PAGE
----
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Connect to old projector??



  • Hey VJ gang!

    I am trying to send a signal from a macbook pro to an old projector - and I can't figure it out!

    https://www.barco.com/en/produ...

    It has weird inputs - something called 5-BNC RGBHV which is five BNC plugs, oh heck I'll post a picture.

    I have a Macbook with MDP out, which I currently have rigged to an Extron IN608 that sends Cat5 video signal, and at the other end of that I have a box for Cat5-HDMI conversion.  Not sure where in this stream I should switch out hardware and for what new device or system.

     oinputsstrange old device


  • @flick  Using a cable like this seems to be hung at "please wait" on the input selection menu of the projector...

    https://www.startech.com/ca/Ca...



  • @flick But ultimately doesn't find anything.  "No signal"

    I'm using a MDP to VGA adapter, VGA cable (tried swapping both those) and thence to a VGA-5BNC adapter (not sure about the grey and black cables, which is H/S and which is V/Cr... but switching those two seems to make no difference either)

    .



  • hi,

    The image shows that there are HD-SDI inputs so you could look at a HDMI to HD-SDI converter from Blackmagic Designs

    https://www.blackmagicdesign.com/au/products/miniconverters

    A bit more expensive than the VGA cable option though.There might be cheaper brands but personally I have only used the bmd converters.

    Best

    Bonemap


  • Beta Gold

    It's really a old standard H and V are for horizontal and vertical synchro and VGA cable have the same. You can find old transformer from VGA cable to 5 cable.

    It could be preferable to output a real HD (1920x1080 or 1280x720) signal to HDMI and then use a HDMI to SDI converter (you have now very cheap BlackMagic ones) and plug the SDI BNC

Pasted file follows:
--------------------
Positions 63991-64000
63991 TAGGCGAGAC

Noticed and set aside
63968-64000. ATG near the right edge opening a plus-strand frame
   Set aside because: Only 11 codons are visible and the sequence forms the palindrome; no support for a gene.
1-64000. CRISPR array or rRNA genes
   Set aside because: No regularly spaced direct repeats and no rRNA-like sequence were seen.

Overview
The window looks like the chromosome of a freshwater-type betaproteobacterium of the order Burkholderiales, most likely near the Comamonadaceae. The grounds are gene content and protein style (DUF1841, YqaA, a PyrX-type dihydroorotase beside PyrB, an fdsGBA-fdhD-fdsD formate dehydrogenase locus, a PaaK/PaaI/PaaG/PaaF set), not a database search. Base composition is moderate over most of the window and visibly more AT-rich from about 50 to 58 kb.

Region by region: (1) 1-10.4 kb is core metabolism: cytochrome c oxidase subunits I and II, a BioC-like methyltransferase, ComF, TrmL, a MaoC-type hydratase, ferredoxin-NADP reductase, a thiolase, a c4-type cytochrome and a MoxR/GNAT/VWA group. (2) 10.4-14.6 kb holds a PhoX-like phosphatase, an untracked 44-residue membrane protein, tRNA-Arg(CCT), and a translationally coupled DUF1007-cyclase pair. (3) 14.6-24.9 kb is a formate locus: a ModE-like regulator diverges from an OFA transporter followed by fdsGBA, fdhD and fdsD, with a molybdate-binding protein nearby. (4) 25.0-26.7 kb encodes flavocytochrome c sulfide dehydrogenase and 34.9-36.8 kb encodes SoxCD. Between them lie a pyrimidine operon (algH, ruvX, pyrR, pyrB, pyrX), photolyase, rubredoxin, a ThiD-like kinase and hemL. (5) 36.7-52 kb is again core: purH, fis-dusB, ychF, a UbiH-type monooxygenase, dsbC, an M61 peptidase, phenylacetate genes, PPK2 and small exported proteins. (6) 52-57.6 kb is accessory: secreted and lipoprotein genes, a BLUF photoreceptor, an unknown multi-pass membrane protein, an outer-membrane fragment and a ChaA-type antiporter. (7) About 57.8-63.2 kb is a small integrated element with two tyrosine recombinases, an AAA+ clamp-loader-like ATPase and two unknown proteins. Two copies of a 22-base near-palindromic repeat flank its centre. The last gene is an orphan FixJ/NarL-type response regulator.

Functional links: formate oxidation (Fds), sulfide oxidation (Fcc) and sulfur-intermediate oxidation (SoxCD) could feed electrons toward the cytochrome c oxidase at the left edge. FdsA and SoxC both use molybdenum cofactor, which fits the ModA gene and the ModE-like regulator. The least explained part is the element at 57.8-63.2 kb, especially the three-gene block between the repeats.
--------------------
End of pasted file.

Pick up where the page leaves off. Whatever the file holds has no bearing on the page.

• Beta Gold

    @flick

    In the projector's menu try to change the input on your 5 BNC cable thing to RGB (which is what you're feeding it from your VGA output) rather than PrYPb. See if that works.


  • Beta Gold

    @flick

    Looking at the Manual, (which you can find on the Barco website) and at your photograph, it looks like the active input is the HDSDI one, not the one you have your cable plugged in to.
    From the manual: 

    The input and communication unit is equipped with two input slots,..., the uppermost slot is slot number “1”, the second is slot number “2”. All input modules have two status LED’s. The green LED lights up if the input module is selected as the active input module. The yellow LED lights
    up if the input module has detected valid input syncs.

    Everything else you need to know is in section 8.2.2 of the manual.
    You can download it here:
    https://www.barco.com/services...

    But at the end of the day, if you want to use this machine to its full potential, you will need to feed it HDSDI, and for that my fellow isadorables have suggested the best solutions.



  • Yes, thanks everyone for helpful solutions!  Good catch on the active input Mark!

    The "input setting" in the proj menu was set to "RGB auto" which should have solved it - but all the switches I was changing were settings FOR the inputs, which I mistakenly thought was switching WHICH input was active.  So eventually in the manual I discovered that the only way to change inputs was using the remote, and the only way to get the remote to work was to physically pull out / extend the XLR cable port, which activated the IR remote function (yeesh!). (Not having an XLR cable in the box, it took us a while to figure out how to get the IR working...).

    The manual was a bit unclear because the actual input ports are optional at the factory, as in each port can be swapped out physically - so the modularity meant the manual was a bit more ambiguous to me than it might have been.

    Even a phone call to the rental house didn't catch what we were doing wrong.  They had nicely sent a guy out to help us but we figured it out before they arrived, and we turned them back home!